Delicious and health-enhancing, Sambucus nigra or black elderberries make a show-stopping syrup that boosts the immune response and keeps bugs at bay during winter. You can find elder shrubs in woodlands, hedgerows, and disturbed areas, just be sure to forage blue or black elderberries, and dry or cook them before consuming. Take care as raw elderberries contain cyanide and can be toxic when eaten. 

A regional plant ID book is a useful resource when learning how to wildcraft as it’s highly important to properly identify a plant before consuming it. If you decide to enjoy a foraging adventure, avoid plants that’ve been sprayed by chemicals, those that dwell by the roadside, and be conscious about never overharvesting wild plant populations.                 

Forest Bathing

If you’re searching for an intentional ritual to deepen your connection to nature, we encourage a forest bathing practice. 

Forest bathing, or shinrin-yoku, is a term that originated in Japan and means “forest bath.” While this practice may seem straightforward, there are a few guidelines that’ll help you get the full effect of connecting with nature.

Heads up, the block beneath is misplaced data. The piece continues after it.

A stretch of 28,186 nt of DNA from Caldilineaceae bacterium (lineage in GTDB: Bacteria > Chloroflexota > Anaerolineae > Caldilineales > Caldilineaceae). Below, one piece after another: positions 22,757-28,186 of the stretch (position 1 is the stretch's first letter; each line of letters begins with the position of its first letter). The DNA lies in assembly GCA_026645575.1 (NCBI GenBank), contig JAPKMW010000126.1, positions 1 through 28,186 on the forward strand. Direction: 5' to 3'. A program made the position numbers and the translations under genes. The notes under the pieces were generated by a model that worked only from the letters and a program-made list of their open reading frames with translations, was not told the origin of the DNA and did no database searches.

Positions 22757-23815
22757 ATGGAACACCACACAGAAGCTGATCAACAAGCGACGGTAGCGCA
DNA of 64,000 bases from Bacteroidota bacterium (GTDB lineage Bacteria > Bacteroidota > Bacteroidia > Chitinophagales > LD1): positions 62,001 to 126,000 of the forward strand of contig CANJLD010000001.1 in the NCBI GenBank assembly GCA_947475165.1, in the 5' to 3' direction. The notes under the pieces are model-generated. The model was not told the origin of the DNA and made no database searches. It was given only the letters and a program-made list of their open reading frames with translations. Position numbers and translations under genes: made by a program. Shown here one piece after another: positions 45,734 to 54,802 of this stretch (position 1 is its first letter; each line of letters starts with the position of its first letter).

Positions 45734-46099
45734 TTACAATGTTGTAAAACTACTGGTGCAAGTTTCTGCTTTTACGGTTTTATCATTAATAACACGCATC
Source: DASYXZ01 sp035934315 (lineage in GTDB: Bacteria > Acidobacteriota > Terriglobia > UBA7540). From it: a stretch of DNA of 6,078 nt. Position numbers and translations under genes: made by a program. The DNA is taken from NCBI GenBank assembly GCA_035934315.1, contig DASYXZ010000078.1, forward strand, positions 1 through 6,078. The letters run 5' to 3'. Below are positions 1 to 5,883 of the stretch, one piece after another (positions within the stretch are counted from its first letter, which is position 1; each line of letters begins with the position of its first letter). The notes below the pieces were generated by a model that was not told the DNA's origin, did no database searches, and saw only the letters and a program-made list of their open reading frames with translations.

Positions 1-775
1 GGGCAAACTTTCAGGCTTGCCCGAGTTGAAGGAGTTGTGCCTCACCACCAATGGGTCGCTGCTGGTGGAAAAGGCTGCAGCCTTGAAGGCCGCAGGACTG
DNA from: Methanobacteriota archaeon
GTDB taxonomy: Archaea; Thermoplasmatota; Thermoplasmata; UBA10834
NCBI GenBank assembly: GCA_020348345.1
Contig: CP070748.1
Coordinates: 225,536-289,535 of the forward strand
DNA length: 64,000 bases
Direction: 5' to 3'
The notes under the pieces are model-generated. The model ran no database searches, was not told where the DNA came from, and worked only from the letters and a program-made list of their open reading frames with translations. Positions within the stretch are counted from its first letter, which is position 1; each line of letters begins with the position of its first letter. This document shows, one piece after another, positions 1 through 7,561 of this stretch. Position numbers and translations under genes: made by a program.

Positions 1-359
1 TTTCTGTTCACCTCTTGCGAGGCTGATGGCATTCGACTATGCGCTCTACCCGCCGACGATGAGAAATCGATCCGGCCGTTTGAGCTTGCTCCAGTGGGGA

While forest bathing, you are strongly encouraged to be digital free while you fully immerse yourself in nature, and use all your senses. This process releases tension, produces relaxation, and opens the mind and body to the present moment. Being silent among the plants and trees while taking deep breaths can balance the central nervous system and pave the way for reduced stress. 

You can practice this way of connecting with nature in any natural space, or you can enjoy this experience with a professional guide. If this type of therapeutic healing is new for you, you can check out the Association of Nature and Forest Therapy to see if there are any guides in your area and if forest bathing is the type of recalibration for you. 

In Closing

Creating space and finding time to reset is necessary for balancing mental, spiritual, and physical health. Connecting with nature brings us back to our roots, opening us to be nourished in a natural, innate way. 

If our connection with nature and promoting internal peace has piqued your interest, visit our articles Nature’s Love Language and Making Space for Emotional Wellbeing to learn more.